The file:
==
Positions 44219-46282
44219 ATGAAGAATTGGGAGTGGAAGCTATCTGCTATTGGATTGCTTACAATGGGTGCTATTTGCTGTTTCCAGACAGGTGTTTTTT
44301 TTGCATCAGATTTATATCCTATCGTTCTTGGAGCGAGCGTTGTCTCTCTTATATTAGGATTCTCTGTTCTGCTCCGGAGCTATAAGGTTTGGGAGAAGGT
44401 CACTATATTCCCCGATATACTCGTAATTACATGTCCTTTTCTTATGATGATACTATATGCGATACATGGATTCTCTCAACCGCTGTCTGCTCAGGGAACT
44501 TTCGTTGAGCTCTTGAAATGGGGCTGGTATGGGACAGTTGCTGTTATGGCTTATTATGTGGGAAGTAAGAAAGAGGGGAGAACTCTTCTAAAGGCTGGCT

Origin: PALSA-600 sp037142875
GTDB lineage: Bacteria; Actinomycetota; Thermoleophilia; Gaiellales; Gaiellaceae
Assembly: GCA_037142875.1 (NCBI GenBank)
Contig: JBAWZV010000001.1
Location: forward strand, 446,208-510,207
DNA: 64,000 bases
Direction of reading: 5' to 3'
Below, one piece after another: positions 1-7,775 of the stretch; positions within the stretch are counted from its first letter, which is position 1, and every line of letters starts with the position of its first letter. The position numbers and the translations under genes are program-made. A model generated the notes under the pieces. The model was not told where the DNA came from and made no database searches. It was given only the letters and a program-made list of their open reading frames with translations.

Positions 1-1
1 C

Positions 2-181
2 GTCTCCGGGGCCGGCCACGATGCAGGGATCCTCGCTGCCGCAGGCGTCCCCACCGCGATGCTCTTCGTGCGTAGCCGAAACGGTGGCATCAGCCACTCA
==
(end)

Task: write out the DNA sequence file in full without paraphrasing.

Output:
Positions 44219-46282
44219 ATGAAGAATTGGGAGTGGAAGCTATCTGCTATTGGATTGCTTACAATGGGTGCTATTTGCTGTTTCCAGACAGGTGTTTTTT
44301 TTGCATCAGATTTATATCCTATCGTTCTTGGAGCGAGCGTTGTCTCTCTTATATTAGGATTCTCTGTTCTGCTCCGGAGCTATAAGGTTTGGGAGAAGGT
44401 CACTATATTCCCCGATATACTCGTAATTACATGTCCTTTTCTTATGATGATACTATATGCGATACATGGATTCTCTCAACCGCTGTCTGCTCAGGGAACT
44501 TTCGTTGAGCTCTTGAAATGGGGCTGGTATGGGACAGTTGCTGTTATGGCTTATTATGTGGGAAGTAAGAAAGAGGGGAGAACTCTTCTAAAGGCTGGCT

Origin: PALSA-600 sp037142875
GTDB lineage: Bacteria; Actinomycetota; Thermoleophilia; Gaiellales; Gaiellaceae
Assembly: GCA_037142875.1 (NCBI GenBank)
Contig: JBAWZV010000001.1
Location: forward strand, 446,208-510,207
DNA: 64,000 bases
Direction of reading: 5' to 3'
Below, one piece after another: positions 1-7,775 of the stretch; positions within the stretch are counted from its first letter, which is position 1, and every line of letters starts with the position of its first letter. The position numbers and the translations under genes are program-made. A model generated the notes under the pieces. The model was not told where the DNA came from and made no database searches. It was given only the letters and a program-made list of their open reading frames with translations.

Positions 1-1
1 C

Positions 2-181
2 GTCTCCGGGGCCGGCCACGATGCAGGGATCCTCGCTGCCGCAGGCGTCCCCACCGCGATGCTCTTCGTGCGTAGCCGAAACGGTGGCATCAGCCACTCA